Fernadito, when you are making a groove or dovetail (also a groove) the forces on each side of the bit oppose each other and equal each other. What James was referring to was where you would be working on an edge treatment. You would have most of the bit behind the face of your fence in that situation. You would never want to have the workpiece between the fence and the bit. That is trapping the workpiece.
There was a recent post by someone who had tried to use their router and table to cut a workpiece to the proper width because they did not own a table saw. The workpiece was thrown from the table with great force. That person was also probably feeding the workpiece from the wrong direction. As I already said, normal feed direction is from right to left, but that is with most of the bit behind the fence. In this case, feed direction would be from left to right because you are working on the other side of the bit. The rule for feed direction is that you should always be feeding toward the flat face of the cutter and never towards the beveled side. Feeding in the correct direction will require you to push your workpiece into the bit and going the wrong way the router will either drag you towards it or rip the workpiece out of your hands and throw it.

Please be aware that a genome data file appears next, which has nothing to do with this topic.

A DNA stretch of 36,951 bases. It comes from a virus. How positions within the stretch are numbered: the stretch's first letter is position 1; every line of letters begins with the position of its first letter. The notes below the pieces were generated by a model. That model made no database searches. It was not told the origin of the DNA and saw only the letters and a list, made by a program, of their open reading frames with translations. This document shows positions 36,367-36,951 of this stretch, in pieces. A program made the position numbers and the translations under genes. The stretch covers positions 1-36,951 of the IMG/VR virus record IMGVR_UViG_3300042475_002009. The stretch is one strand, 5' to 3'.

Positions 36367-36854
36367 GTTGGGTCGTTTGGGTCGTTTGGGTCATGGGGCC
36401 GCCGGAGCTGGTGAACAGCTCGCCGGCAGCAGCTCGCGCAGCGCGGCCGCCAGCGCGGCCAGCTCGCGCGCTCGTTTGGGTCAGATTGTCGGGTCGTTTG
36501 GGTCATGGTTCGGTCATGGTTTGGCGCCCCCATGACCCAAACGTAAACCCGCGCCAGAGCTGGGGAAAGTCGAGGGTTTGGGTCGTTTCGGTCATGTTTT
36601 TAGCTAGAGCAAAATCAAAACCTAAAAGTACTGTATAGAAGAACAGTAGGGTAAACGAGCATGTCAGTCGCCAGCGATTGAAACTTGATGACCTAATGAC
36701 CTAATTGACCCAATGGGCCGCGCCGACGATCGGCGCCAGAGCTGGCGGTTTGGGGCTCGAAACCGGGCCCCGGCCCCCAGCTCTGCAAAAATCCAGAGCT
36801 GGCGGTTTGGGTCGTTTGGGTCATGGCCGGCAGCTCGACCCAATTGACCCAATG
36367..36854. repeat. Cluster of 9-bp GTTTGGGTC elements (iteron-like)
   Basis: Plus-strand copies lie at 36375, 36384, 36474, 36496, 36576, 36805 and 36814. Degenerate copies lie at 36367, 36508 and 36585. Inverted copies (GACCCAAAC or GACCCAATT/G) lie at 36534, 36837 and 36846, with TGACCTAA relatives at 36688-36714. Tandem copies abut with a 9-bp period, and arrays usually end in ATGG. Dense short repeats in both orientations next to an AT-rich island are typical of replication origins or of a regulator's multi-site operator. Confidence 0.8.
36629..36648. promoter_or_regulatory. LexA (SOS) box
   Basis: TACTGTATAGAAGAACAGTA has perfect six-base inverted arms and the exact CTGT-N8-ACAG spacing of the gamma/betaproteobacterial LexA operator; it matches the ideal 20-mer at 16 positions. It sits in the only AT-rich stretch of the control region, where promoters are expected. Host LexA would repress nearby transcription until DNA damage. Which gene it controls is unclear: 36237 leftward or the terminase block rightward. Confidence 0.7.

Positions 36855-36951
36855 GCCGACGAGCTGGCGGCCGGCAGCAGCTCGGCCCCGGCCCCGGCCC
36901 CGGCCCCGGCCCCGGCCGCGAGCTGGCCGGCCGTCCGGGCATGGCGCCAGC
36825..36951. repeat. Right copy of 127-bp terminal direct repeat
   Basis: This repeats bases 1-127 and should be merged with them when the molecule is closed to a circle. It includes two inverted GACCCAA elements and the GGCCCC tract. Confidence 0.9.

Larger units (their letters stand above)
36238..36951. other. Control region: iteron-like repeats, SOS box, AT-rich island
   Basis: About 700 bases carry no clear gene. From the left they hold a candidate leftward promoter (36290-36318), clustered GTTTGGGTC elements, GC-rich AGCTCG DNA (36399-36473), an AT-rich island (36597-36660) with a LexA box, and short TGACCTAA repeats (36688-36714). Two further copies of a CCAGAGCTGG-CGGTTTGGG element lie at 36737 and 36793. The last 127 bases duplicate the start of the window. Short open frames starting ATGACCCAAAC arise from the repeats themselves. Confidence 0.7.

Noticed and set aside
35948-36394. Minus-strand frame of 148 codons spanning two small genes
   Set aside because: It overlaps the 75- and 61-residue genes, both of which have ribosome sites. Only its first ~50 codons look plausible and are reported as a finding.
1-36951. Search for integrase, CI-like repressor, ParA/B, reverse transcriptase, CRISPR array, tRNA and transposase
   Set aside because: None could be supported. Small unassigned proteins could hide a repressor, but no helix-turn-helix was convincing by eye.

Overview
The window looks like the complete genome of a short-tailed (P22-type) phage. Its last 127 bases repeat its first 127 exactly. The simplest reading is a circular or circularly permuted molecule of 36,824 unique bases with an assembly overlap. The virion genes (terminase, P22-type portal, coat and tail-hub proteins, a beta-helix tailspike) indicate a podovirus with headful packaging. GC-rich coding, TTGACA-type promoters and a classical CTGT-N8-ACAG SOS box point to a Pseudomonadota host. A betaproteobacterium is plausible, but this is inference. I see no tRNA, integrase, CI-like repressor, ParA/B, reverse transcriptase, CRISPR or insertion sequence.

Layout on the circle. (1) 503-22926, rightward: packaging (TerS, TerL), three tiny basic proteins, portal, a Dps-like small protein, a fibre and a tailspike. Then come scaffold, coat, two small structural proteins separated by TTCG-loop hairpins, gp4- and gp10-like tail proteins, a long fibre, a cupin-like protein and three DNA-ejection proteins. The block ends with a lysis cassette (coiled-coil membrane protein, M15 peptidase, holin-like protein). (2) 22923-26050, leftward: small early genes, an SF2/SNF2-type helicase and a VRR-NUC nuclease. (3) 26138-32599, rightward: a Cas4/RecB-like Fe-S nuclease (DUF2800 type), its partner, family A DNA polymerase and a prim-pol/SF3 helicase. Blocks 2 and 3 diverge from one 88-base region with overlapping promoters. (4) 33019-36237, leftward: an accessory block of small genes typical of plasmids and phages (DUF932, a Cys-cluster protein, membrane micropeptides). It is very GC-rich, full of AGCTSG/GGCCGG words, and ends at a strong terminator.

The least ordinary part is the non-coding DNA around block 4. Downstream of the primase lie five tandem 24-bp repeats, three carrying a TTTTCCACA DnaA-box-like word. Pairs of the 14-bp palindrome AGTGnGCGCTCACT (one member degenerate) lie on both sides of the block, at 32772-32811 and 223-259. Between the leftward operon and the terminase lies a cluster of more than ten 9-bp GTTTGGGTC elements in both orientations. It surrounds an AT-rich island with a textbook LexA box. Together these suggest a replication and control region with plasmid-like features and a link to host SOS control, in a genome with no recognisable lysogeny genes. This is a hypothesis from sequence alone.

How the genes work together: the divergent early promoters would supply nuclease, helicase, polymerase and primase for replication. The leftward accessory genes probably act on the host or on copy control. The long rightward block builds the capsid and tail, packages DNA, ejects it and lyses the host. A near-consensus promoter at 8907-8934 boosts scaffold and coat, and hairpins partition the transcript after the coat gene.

Someone I consider a master woodworker once told me that a master woodworker is not someone who never makes mistakes. He is someone who is able to cover them up so that no one can tell.